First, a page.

Back on Earth, the 1995 episode ends with a saucer landing in the FBI’s offices. With that, the network brings two primetime parents-only stars on for a 30-second cameo. Anderson and Duchovny make their first of two authentic performances voicing their characters in animated form.
Upon witnessing the crash in her office, Scully runs to Mulder and stresses her hasty conversion. Five years after that quick grown-up joke, the character development comes true on the actual show.
4. “One Week”
The Canadian-born Barenaked Ladies released their international breakout single in 1998. Most of the tune’s bridges pack seemingly random, rapid-fire mentions of past and present movies, novels and TV shows.
Some of the items date back 40-plus years. Another, the Harrison Ford film Frantic, was already a decade old at the time.
But the most prominent contemporary reference packs three lines on The X-Files. The narrator, as if priding himself on a dare, mentions tuning in “with no lights on,” then name drops the recurring “Smoking Man.”
3. “Dick and the Single Girl”
A contemporary sitcom about “real” aliens inhabiting Earth needed to mention The X-Files at some point. In May 1997, 3rd Rock from the Sun got around to it.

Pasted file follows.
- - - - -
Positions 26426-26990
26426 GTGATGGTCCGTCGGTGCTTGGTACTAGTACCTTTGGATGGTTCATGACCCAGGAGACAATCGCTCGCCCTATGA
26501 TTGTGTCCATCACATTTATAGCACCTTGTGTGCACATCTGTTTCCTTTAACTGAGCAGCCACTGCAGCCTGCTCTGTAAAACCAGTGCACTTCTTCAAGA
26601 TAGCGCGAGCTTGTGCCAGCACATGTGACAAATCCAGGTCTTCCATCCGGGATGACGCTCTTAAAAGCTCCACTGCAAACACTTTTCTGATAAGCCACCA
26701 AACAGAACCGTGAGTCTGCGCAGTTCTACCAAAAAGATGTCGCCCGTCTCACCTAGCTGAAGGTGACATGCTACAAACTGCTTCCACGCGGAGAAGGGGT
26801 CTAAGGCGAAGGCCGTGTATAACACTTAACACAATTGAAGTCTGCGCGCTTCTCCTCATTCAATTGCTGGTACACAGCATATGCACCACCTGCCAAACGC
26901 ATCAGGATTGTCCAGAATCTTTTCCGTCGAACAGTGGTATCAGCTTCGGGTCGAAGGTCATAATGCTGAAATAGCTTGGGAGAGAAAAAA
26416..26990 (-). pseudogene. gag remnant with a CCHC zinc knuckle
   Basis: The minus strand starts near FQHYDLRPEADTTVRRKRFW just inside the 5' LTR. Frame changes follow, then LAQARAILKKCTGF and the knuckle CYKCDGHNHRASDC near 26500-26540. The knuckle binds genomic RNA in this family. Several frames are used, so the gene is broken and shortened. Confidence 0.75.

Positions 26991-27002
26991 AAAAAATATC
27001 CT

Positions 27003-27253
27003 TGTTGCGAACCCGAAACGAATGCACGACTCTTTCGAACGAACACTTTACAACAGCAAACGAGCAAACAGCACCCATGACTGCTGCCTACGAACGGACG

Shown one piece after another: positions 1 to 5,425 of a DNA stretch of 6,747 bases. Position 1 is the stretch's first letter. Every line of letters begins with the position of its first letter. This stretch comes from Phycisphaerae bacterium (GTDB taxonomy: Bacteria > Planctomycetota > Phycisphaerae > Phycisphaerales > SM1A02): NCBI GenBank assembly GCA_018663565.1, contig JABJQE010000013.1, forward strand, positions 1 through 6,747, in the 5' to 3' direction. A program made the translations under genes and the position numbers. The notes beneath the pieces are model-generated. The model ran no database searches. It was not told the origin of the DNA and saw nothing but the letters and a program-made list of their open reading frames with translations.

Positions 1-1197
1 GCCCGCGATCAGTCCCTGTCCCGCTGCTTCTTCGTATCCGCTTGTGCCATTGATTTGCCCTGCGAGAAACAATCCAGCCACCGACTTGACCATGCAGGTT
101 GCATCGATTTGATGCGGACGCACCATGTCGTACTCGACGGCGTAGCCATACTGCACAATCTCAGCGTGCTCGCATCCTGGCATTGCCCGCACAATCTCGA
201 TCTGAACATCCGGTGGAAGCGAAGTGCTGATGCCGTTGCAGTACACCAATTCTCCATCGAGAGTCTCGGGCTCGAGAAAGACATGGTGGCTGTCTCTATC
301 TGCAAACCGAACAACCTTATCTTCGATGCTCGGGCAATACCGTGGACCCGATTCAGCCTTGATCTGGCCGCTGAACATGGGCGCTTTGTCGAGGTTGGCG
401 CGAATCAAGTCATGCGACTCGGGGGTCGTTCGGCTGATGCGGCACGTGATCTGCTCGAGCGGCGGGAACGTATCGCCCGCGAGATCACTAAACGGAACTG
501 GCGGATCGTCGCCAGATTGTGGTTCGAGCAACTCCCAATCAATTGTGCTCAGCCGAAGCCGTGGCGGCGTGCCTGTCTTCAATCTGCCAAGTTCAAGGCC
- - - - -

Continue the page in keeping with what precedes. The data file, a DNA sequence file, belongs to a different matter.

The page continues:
This episode’s subplot begins with Harry and Tommy nitpicking the program. Never mind the fact that Scully and Mulder’s storylines stretch the truth of human life as well. The uncle and nephew Solomon are so insistent on bringing more accurate alien references to the small screen, they take their own crack at a script.
Specifically, they intend to pen “A killer X-Files.”
Millennium was another Chris Carter brainchild whose lifespan was enveloped by that of The X-Files.
Late in the first season, protagonist Frank Black is summoned back to his old haunts at the FBI. In the episode’s ninth minute, none other than Scully and Mulder pass by him on a headquarter staircase.
Granted, they are not Anderson’s Scully and Duchovny’s Mulder, but stunt doubles for the stars. With that said, it is just as good, character-wise, and gives some of the cast’s unsung heroes an extra morsel of glory.
Two-and-a-half years after this episode, Frank appears in an appended crossover to give his cancelled saga closure.
1. “The Springfield Files”
Season 8 was the definitive peak of The Simpsons. Among the platinum year’s nonstop gems, it offered an episode-long parodies of NBC’s Frasier, then crossed over with a Fox cohabitant.
Just as the former has David Hyde Pierce voicing Sideshow Bob’s (Kelsey Grammer) brother, the latter crosses over outright. When Homer reports what sure looks like an alien encounter, word streams to Scully and Mulder.
A four-minute self-parody of the paranormal investigators’ live-action exploits ensues, background smoker and all. Fittingly, the last of either guest star’s lines is Mulder/Duchovny’s long-winded speech, punctuated with “The truth is out there.”
Of course, it will still be three years before Scully starts to agree. To that point, she sports a “Homer Is A Dope” T-shirt when the truth of his “alien” comes to light. If this episode was missing anything, it was some skeptic-to-skeptic dialogue between Scully and Lisa.